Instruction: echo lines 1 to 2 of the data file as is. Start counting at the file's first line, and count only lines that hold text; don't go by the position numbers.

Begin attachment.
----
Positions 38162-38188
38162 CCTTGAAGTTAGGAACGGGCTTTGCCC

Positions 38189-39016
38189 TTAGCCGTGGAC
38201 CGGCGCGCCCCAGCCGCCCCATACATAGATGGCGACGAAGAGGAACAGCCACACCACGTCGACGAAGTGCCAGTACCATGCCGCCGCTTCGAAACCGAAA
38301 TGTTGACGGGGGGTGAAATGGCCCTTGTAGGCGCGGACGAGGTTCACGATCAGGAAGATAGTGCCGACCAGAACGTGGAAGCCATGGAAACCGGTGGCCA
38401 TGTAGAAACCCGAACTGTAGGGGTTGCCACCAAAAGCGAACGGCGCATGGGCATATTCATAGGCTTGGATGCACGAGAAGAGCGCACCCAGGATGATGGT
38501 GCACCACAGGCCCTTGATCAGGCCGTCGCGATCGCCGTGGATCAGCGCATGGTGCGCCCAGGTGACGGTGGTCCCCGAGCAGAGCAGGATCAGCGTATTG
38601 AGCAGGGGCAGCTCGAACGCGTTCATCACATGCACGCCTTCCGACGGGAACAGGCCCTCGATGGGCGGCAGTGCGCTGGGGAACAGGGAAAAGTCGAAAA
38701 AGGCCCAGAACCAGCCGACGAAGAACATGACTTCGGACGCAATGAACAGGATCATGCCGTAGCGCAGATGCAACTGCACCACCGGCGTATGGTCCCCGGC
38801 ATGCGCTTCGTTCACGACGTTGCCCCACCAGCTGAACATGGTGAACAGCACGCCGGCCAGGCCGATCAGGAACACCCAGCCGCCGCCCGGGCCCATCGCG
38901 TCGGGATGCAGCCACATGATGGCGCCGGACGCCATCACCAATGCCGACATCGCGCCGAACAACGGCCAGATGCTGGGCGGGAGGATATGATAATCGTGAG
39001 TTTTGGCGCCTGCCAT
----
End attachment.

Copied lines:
Positions 38162-38188
38162 CCTTGAAGTTAGGAACGGGCTTTGCCC